Obviously, there are the epic defeats that Covid has delivered— thousands dead, many more thousands seriously ill, economic devastation for countless others. Covid has been unusually cruel in that way. But for many of us, who have been fortunate in having stayed healthy and gainfully employed, it’s also been crushing in quieter, subtler ways.

The defeats for the lucky among us have been small, but each one has delivered a hard punch of realization that things are not normal, not at all. For instance, I often occupy myself — or rather, I often used to occupy myself — fantasizing about…

The great bacon shortage ahead and why it’s a good thing

My son with our herd of Black Angus

Beware, news stories are warning, this bacon-and-egg sandwich or these baby back ribs might be your last if you live in California. The reason? In 2018, California voters passed animal welfare laws that required chicken, veal, and pork sold in the state to be raised humanely by the beginning of 2022. Chicken and veal producers say that they’ve complied with the standards and will be allowed to continue selling in the state without interruption. …

It’s the one you probably forget about all the time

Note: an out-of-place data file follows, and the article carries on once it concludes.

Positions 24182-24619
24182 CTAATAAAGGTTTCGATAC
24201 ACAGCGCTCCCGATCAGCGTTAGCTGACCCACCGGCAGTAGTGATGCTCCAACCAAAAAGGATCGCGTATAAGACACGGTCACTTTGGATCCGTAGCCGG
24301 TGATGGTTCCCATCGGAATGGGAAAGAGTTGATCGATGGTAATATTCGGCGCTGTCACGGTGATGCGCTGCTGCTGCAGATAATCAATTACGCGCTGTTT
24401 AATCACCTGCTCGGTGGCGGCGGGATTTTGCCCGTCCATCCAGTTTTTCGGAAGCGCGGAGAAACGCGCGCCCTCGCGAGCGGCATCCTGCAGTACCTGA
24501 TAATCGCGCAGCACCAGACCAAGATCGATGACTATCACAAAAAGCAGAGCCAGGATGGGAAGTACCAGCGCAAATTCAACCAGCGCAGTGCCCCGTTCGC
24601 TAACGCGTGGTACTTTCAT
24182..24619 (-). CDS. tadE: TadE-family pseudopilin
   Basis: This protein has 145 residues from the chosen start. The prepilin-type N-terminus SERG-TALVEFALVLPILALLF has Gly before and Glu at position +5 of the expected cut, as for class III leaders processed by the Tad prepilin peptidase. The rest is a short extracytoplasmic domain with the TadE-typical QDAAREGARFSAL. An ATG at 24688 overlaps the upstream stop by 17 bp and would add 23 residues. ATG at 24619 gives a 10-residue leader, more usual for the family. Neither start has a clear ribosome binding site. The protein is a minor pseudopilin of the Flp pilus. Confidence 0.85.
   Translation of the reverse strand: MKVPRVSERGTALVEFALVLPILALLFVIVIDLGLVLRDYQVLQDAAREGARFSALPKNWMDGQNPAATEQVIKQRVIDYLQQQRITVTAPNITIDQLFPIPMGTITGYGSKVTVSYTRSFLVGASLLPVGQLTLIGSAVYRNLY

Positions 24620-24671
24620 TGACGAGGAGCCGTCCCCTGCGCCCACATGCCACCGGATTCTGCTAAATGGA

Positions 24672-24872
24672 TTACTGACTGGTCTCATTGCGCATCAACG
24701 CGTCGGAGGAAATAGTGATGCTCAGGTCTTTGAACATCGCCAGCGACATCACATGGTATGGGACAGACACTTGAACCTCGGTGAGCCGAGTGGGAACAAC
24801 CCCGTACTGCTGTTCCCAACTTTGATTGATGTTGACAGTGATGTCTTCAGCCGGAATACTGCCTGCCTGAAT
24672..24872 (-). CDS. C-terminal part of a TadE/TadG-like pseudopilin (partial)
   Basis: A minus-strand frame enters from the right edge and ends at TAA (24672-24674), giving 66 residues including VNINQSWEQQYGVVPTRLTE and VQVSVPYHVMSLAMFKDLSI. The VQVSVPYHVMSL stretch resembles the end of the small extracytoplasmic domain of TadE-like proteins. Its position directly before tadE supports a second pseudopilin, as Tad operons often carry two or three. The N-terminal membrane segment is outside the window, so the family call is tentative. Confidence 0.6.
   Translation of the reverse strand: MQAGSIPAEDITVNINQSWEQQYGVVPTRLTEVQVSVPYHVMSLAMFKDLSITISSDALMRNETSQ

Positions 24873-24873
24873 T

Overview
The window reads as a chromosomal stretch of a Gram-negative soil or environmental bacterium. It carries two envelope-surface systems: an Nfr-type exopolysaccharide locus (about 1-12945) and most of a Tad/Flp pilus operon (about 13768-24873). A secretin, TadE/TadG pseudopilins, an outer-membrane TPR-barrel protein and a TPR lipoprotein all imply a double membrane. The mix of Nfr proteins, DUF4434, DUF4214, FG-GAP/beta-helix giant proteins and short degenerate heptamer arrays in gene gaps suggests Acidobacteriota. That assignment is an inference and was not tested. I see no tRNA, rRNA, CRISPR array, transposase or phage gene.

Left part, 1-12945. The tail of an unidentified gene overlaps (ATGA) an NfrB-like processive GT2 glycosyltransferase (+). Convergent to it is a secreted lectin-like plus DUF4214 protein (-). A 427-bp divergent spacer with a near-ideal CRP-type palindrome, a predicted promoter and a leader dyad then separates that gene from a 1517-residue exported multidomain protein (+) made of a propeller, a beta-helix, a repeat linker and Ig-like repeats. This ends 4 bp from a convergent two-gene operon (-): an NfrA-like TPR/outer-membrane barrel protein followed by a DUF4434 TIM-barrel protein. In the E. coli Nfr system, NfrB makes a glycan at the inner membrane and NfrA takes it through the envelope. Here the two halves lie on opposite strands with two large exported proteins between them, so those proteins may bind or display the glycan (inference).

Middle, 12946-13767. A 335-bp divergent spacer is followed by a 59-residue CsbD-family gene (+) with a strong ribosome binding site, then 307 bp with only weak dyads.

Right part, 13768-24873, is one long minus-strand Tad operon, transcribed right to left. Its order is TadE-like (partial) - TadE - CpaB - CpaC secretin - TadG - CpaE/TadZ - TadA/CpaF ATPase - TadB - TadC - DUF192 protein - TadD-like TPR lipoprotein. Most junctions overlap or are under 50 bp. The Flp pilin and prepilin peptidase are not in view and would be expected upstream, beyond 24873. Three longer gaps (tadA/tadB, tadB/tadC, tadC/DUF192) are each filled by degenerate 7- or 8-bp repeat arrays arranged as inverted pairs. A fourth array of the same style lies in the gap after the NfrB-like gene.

Photo by Brett Jordan on Unsplash

I’ve moaned and groaned here about how I sometimes wish writers needed more gear, just because I think it would be fun to have equipment and tools and stuff related to my job. Instead, all I really need is a computer, some reporters’ notebooks, pens, and index cards (the praises of which I’ve sung here previously) and that’s about it. No fun shopping for work gear for me, I’m afraid; no cool catalogues with writer stuff to browse through.

Ah, not quite so fast. I actually forgot the most important gear that writers need: Words. I’m not being facetious. Obviously…

As a native Clevelander, I feel duty-bound to comment on the renaming of the Cleveland Indians to the Cleveland Guardians.

  1. It’s about time.
  2. Sports teams’ names are not precious, legacy commodities. They are names of groups of people who are playing games. They are made up by humans and can be changed by humans. They do not arise naturally, organically; they are assigned and can be reassigned. So get over it.
  3. Brilliant move to preserve the “ians” part of the name. I am wondering if some merch can be reused. I, personally, would love a T-shirt that had the “In” of “Indians” crossed out and having a “Guar” scrawled above it.
  4. I grew up with Chief Wahoo, the ridiculous, bucktoothed…

The terrible truth about pets aging faster than you

I realized the other day, with a shock, that as of her last birthday, my dog is now older than I am. Obviously, I don’t mean in human years; if I did, this post would be headlined something like “Welsh Springer Spaniel is Miracle of Veterinary Science!” I mean that she is now, in dog years, a bit older than me.

The worst part of having a pet is the incontrovertible fact that unless you acquire a young animal when you’re in your twilight years, you will certainly outlive them. It’s a cosmic cruelty. Watching a lifespan unfurl in a…

Susan Orlean

Staff writer, The New Yorker. Author of The Library Book, The Orchid Thief, and more…Head of my very own book club (join me!)